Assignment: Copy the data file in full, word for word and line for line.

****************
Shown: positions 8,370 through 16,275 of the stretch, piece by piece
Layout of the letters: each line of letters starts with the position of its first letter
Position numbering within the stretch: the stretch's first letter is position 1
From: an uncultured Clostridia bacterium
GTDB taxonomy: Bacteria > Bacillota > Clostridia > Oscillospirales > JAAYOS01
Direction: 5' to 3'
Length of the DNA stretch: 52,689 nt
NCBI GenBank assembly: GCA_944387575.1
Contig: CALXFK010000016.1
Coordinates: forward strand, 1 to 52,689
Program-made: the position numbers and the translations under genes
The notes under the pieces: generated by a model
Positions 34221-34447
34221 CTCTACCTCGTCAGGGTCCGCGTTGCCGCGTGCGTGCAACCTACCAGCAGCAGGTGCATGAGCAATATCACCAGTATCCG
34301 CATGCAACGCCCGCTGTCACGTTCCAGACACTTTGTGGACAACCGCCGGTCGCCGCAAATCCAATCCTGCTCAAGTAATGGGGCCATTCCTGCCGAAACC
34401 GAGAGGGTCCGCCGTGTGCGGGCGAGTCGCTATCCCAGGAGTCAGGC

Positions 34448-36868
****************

Shown: positions 8,370 through 16,275 of the stretch, piece by piece
Layout of the letters: each line of letters starts with the position of its first letter
Position numbering within the stretch: the stretch's first letter is position 1
From: an uncultured Clostridia bacterium
GTDB taxonomy: Bacteria > Bacillota > Clostridia > Oscillospirales > JAAYOS01
Direction: 5' to 3'
Length of the DNA stretch: 52,689 nt
NCBI GenBank assembly: GCA_944387575.1
Contig: CALXFK010000016.1
Coordinates: forward strand, 1 to 52,689
Program-made: the position numbers and the translations under genes
The notes under the pieces: generated by a model
Positions 34221-34447
34221 CTCTACCTCGTCAGGGTCCGCGTTGCCGCGTGCGTGCAACCTACCAGCAGCAGGTGCATGAGCAATATCACCAGTATCCG
34301 CATGCAACGCCCGCTGTCACGTTCCAGACACTTTGTGGACAACCGCCGGTCGCCGCAAATCCAATCCTGCTCAAGTAATGGGGCCATTCCTGCCGAAACC
34401 GAGAGGGTCCGCCGTGTGCGGGCGAGTCGCTATCCCAGGAGTCAGGC

Positions 34448-36868